The police in New York City narrowly averted a disaster this past week.
An explosive-laden car -- fingered by a street vendor -- was defused before its amateurish setup could go off. Good police work -- and thanks to that observant citizen.
A day after the scary incident, police still flooded the Times Square area, with officers on every corner and midblock.
In this terror era we live in, we’ve come to expect massive police presence.
But some security officials here say privately that a lot of this after-the-fact show of force is just that -- for show. It’s a way to make it look like police are doing something. And, who knows, maybe something might happen on a second day.
We’ve brought this subject up many times since the horror of Sept. 11, 2001.
We see this most readily on Metro. After an incident somewhere in the world, our Metro stations suddenly have bomb-sniffing dogs and fierce-looking officers carrying automatic rifles.
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After a few days, the dogs and the officers disappear until the next time.
Is all that really security?
What is the purpose?
One senior officer acknowledged two realities about the practice of beefing up security after an incident.
He said it is done in part to reassure the public that officers are on the job. In other words, it’s public relations, an effort to calm the masses.
Secondly, the officer said, the show of force is a bureaucratic necessity. It’s to ward off the danger of being called up to Capitol Hill and asked a series of angry questions that all begin with, “Why didn’t you … ?”
In fact, in our open society, people move around pretty easily. Our trains, buses and subway systems are wide open. All the bollards in the world won’t stop a backpack bomber.
The true test of fighting terrorism in our open society is to be alert and prepared to respond, not necessarily to prevent an incident. It’s an ugly truth. But security officials know that all the surveillance, security barriers and corner-stationed officers in the world will not prevent all incidents.
It’s part of the price of freedom that we pay. Should we give up our freedom of movement in our open society? If we do, then what are we protecting?
• My eyes. My eyes.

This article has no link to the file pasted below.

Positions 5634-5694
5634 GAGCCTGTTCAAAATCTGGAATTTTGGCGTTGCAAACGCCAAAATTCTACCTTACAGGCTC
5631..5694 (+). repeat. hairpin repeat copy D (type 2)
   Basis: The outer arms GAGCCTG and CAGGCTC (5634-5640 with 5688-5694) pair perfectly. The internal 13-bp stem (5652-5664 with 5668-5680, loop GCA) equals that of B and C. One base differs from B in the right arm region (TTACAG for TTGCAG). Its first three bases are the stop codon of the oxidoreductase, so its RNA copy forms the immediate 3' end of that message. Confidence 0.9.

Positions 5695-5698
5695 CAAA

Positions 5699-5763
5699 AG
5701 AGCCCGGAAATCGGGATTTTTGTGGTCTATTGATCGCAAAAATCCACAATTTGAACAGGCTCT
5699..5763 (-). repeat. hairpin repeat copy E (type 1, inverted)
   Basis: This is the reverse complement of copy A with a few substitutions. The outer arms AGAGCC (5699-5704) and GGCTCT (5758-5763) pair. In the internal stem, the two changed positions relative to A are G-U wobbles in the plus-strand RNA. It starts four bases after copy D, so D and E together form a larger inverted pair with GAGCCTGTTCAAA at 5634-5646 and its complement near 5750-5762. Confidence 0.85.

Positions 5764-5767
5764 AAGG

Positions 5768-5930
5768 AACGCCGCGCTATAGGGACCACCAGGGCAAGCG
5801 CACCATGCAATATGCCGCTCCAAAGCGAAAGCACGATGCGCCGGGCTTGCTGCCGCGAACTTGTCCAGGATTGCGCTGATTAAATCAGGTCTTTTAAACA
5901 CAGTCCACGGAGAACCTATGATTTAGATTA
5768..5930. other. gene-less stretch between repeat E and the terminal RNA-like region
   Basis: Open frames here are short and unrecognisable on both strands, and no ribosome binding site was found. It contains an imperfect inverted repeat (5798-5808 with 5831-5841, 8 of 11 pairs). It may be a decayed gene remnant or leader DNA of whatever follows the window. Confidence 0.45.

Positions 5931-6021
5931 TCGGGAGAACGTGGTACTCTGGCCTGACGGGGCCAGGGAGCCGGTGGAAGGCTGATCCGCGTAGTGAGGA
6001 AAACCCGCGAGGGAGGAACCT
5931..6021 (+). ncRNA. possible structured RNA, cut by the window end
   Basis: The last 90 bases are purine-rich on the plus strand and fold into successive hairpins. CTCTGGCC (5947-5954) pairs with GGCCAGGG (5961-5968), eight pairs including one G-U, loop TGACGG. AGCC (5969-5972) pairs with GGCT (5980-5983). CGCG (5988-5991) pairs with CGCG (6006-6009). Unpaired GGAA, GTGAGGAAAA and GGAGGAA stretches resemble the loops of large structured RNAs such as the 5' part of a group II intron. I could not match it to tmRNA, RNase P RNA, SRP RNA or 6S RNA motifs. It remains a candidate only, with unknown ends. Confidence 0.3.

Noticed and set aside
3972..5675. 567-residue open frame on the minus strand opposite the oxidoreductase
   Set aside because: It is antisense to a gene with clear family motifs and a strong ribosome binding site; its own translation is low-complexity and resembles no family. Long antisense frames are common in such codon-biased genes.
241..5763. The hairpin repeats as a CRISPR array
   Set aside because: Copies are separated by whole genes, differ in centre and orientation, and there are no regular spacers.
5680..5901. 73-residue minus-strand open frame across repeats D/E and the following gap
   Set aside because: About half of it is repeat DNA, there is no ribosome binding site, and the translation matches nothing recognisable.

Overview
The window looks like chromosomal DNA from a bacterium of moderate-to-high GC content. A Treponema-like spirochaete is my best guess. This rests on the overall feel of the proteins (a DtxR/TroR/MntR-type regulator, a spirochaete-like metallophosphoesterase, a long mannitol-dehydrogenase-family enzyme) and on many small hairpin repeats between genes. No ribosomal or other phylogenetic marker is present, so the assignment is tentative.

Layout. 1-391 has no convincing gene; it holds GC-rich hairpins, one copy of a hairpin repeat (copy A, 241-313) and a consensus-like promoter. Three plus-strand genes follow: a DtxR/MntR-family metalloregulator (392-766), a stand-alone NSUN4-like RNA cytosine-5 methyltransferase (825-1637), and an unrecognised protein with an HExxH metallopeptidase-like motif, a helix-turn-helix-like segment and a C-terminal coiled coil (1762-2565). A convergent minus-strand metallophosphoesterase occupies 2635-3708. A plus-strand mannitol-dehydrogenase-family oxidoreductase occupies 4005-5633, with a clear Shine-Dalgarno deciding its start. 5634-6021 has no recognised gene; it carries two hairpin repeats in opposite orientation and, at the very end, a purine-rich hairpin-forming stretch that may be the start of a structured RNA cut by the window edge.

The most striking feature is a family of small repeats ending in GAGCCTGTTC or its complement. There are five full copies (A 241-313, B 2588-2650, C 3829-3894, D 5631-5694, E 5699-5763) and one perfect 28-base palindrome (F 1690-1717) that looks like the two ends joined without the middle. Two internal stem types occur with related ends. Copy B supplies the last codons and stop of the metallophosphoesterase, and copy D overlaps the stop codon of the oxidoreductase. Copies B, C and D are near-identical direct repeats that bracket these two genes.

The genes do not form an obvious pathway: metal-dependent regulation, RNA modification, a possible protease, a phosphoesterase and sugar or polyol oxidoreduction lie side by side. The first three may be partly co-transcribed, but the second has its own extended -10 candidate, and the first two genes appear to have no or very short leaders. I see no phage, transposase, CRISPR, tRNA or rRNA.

On a lighter note, we were glad to see that Virginia Attorney General Ken Cuccinelli, who describes himself as very conservative, has given up his effort to substitute the official state seal with a more modest, earlier version.
The official seal -- seen on state flags and all official state stationery -- depicts a female statue of virtue in triumph over tyranny. Her left breast is exposed. It has been the seal since 1930.
But Cuccinelli began passing out lapel pins depicting an earlier version that has the female torso fully clothed. He joked to a staffer that his pin was more modest.
Well, reporters from The (Norfolk) Virginian-Pilot picked up the story, and there’s been a blizzard of news about the Cuccinelli cover-up.
“You’ve got to be kidding," Arlington County board chair Jay Fisette said to NBC4. "Thank goodness the Smithsonian is in the District of Columbia and outside the reach of Virginia’s attorney general.”
It got so bad -- we did the story on Monday -- that Cuccinelli issued a news release saying he would stick with the official seal. He blamed the media for creating a sensation over the pin and said he had more important things to do.
Exactly, said several people interviewed Monday in Alexandria. Exactly.
• Before Cuccinelli.
The state seal incident reminded many people of the flap caused by then-U.S. Attorney General John Ashcroft in 2002. President George W. Bush had appointed him. Ashcroft began giving news conferences in the Justice Department’s Great Hall, in front of a statue called “The Spirit of Justice" of a partially nude woman.
Mysteriously, a blue curtain soon went up, obscuring the statue. It remained until Ashcroft left office.